Similar to the microservice architecture, a Self-Contained System (SCS) divides an application into numerous independent components (here its called: systems). The major difference between SCS and a microservice architecture: First, the number of independent services is significantly higher in the microservice architecture that the number of systems in an SCS. Second, in the microservice architecture, the microservices communicate with each other (also synchronously) and may have their own user interface. In contrast, in an SCS the communication between the SCS systems should be asynchronous, the integration is achieved via the UI.

So much for the differences. By the way, SCS is mainly used for web applications. Here are a few central characteristics for a Self-Contained System: Each SCS is typically developed by a separate team (Note: independence often leads to less reusability of functions). Each SCS has its own logic and data layer.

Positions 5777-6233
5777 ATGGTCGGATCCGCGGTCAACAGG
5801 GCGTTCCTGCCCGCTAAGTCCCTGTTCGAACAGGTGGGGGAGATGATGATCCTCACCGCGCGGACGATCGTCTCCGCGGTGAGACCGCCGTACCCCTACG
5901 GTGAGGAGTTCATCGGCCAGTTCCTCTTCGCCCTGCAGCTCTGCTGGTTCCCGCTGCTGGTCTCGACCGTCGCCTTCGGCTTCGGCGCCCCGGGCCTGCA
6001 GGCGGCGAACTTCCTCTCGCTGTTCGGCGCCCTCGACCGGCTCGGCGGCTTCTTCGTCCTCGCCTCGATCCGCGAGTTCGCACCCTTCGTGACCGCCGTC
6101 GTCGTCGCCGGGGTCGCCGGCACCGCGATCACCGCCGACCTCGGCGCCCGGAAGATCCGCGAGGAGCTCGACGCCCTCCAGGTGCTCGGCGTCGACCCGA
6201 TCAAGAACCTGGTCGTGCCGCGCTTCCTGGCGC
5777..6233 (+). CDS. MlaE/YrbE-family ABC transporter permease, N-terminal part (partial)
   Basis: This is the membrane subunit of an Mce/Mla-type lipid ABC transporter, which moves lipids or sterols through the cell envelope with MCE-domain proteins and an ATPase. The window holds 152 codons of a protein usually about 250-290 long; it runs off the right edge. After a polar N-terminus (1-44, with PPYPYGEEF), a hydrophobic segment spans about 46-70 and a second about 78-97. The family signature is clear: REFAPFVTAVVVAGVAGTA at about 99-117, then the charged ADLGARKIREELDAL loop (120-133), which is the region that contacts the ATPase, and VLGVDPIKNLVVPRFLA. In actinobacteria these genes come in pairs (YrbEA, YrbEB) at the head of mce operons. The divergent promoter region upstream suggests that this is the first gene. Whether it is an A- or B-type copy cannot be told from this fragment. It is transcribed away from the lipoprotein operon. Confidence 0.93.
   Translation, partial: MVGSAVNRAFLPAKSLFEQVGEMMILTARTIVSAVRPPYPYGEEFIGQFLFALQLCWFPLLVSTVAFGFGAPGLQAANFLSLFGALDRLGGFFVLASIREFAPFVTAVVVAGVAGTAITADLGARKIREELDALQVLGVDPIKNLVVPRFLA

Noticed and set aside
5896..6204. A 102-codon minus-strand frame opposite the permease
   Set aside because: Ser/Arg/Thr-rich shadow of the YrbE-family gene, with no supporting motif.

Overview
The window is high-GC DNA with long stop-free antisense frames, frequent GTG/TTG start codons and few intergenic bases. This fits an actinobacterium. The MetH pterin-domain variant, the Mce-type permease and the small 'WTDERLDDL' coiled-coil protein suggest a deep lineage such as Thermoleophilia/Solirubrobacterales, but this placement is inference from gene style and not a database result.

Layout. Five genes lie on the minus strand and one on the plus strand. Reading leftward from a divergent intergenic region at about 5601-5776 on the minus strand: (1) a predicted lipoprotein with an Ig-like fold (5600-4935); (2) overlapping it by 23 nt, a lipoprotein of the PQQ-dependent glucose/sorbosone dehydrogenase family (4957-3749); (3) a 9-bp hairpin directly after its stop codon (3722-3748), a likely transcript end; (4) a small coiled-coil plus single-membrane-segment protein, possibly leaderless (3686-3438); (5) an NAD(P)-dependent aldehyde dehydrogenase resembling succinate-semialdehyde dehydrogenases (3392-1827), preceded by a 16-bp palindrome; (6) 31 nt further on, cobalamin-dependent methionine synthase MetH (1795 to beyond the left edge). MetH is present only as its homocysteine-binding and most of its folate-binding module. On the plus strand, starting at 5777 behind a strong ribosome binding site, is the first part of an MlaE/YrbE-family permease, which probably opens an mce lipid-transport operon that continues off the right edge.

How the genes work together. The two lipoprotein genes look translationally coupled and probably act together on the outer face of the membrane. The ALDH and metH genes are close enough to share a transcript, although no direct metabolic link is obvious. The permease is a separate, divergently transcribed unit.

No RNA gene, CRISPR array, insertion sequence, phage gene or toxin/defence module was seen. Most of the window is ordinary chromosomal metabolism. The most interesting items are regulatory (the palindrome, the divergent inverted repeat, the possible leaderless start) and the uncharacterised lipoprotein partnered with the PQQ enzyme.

Advantages at a glance

  • Available UI (Web or HTML)
  • Separation of functionality into autarkic systems
  • Free choice of programming language per system
  • Any architecture in an SCS

There are also - as always in life - a few disadvantages

  • Integration via UI complex
  • Delegation between the SCS only via links
  • reusability limited
  • Discrepancy Integration via UI or API

The author is a manager in the software industry with international expertise: Authorized officer at one of the large consulting firms - Responsible for setting up an IT development center at the Bangalore offshore location - Director M&A at a software company in Berlin.